Twitter Will Live Stream US Presidential Debates: Here's How To Watch


Twitter will live broadcast all the U.S. Presidential and Vice Presidential debates, in an attempt to craft itself as an important player in live streaming.

The social media company has inked a deal with Bloomberg TV for the live streams, as part of a larger cooperation effort that the two companies agreed upon at the beginning of 2016.

This is part of Twitter's strategy to get a slice of live events and TV, a campaign that included the streaming of popular NFL football games. The live video will be joined by curated tweets, and users will get access to it via native Twitter apps and through the @bpolitics Twitter account. What is more, the video-tailored Apple TV app is also included.

A dedicated URL will go live closer to the debates, so desktop users will be able to watch the debates live at As opposed to Facebook's live streaming, Twitter offers the live coverage without asking users to log into their account.

Alongside the political dispute, the streams will feature a half-hour analysis and political commentary from Bloomberg Politics staff. The 30-minute program will take place right before and after the debates, which will be 90 minutes long.

The first debate between presidential candidates Donald Trump and Hillary Clinton is scheduled for Sept. 26. Candidates for vice president Mike Pence and Tim Kaine will face off for the first time on Oct. 4. The second presidential debate will take place on Oct. 9, with the third debate scheduled for Oct. 19.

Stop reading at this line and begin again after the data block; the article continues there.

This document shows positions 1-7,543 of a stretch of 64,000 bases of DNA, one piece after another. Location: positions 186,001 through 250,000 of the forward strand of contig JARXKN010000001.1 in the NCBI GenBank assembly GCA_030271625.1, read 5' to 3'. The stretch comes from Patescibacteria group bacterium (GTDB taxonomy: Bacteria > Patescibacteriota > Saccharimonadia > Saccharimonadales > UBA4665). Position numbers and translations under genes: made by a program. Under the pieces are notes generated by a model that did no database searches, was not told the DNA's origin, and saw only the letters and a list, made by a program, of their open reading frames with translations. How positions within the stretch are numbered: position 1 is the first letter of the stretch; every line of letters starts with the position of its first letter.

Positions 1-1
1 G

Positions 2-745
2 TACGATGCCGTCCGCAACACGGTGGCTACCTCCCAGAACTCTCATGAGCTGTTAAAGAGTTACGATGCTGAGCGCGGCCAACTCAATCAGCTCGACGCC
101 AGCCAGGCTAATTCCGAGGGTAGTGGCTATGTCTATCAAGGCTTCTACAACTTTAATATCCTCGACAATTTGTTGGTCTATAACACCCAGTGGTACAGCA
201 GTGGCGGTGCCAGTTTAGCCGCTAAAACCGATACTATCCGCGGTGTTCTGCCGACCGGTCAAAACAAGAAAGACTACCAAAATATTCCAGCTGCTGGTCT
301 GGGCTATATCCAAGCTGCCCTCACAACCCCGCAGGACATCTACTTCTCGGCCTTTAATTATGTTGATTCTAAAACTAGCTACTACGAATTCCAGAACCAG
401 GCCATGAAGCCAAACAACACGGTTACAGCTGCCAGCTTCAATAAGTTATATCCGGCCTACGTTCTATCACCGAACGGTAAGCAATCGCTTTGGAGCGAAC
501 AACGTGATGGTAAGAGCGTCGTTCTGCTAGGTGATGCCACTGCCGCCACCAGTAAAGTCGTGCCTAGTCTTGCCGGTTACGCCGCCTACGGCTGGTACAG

If the previous example of Twitter's live streaming experience will see repetition, the social network is zeroing in on success. The NFL streams from earlier this year showed that the content was easy to jump into, and that Twitter did a great job at curating tweets in real time. Admittedly, this will be a big challenge once partisan political trolls log in during the presidential debates, but we are looking forward to it.

However, there was one glaring issue with Twitter's sports streaming. Because of low speed, some viewers have noted that the digital streaming was about a minute behind the TV broadcast. This translated into people spoiling the action for others via tweets.

Twitter maintains that it is the ideal platform for watching political debates, underlining the increased role social media plays in contemporary politics. To back the statement, the company notes that during the primaries of the Presidential Elections, more than 1 billion tweets centered on the topic were thrown around. Another detail to remember is that, during the first Presidential debate of 2012, 10 million tweets addressing the subject crossed the internet.

Twitter aims to cater to the media consumption habits of an engaged and young audience, as the company reports that more than 50 percent of tweets sent about the 2016 election belonged to users 25 years old and younger.

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